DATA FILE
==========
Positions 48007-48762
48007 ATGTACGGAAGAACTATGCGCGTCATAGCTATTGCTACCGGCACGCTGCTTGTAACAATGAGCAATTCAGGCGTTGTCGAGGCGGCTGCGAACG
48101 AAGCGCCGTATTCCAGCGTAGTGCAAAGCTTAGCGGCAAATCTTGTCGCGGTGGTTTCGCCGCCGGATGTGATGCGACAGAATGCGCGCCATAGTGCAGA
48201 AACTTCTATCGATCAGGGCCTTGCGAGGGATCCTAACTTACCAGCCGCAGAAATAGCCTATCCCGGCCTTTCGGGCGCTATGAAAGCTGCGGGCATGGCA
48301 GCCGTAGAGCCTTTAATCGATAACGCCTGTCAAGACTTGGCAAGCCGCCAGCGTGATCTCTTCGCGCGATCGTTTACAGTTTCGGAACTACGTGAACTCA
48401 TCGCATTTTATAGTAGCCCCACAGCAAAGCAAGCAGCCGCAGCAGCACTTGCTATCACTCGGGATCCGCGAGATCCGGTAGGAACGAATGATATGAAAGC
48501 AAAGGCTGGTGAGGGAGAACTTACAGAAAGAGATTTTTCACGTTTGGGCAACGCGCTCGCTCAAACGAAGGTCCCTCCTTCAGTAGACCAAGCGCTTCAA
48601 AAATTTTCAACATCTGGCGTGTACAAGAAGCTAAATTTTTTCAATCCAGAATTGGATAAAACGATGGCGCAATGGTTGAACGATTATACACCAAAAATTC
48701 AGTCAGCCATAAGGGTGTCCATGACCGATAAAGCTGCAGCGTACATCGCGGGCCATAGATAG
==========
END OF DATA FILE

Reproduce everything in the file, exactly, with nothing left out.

Positions 48007-48762
48007 ATGTACGGAAGAACTATGCGCGTCATAGCTATTGCTACCGGCACGCTGCTTGTAACAATGAGCAATTCAGGCGTTGTCGAGGCGGCTGCGAACG
48101 AAGCGCCGTATTCCAGCGTAGTGCAAAGCTTAGCGGCAAATCTTGTCGCGGTGGTTTCGCCGCCGGATGTGATGCGACAGAATGCGCGCCATAGTGCAGA
48201 AACTTCTATCGATCAGGGCCTTGCGAGGGATCCTAACTTACCAGCCGCAGAAATAGCCTATCCCGGCCTTTCGGGCGCTATGAAAGCTGCGGGCATGGCA
48301 GCCGTAGAGCCTTTAATCGATAACGCCTGTCAAGACTTGGCAAGCCGCCAGCGTGATCTCTTCGCGCGATCGTTTACAGTTTCGGAACTACGTGAACTCA
48401 TCGCATTTTATAGTAGCCCCACAGCAAAGCAAGCAGCCGCAGCAGCACTTGCTATCACTCGGGATCCGCGAGATCCGGTAGGAACGAATGATATGAAAGC
48501 AAAGGCTGGTGAGGGAGAACTTACAGAAAGAGATTTTTCACGTTTGGGCAACGCGCTCGCTCAAACGAAGGTCCCTCCTTCAGTAGACCAAGCGCTTCAA
48601 AAATTTTCAACATCTGGCGTGTACAAGAAGCTAAATTTTTTCAATCCAGAATTGGATAAAACGATGGCGCAATGGTTGAACGATTATACACCAAAAATTC
48701 AGTCAGCCATAAGGGTGTCCATGACCGATAAAGCTGCAGCGTACATCGCGGGCCATAGATAG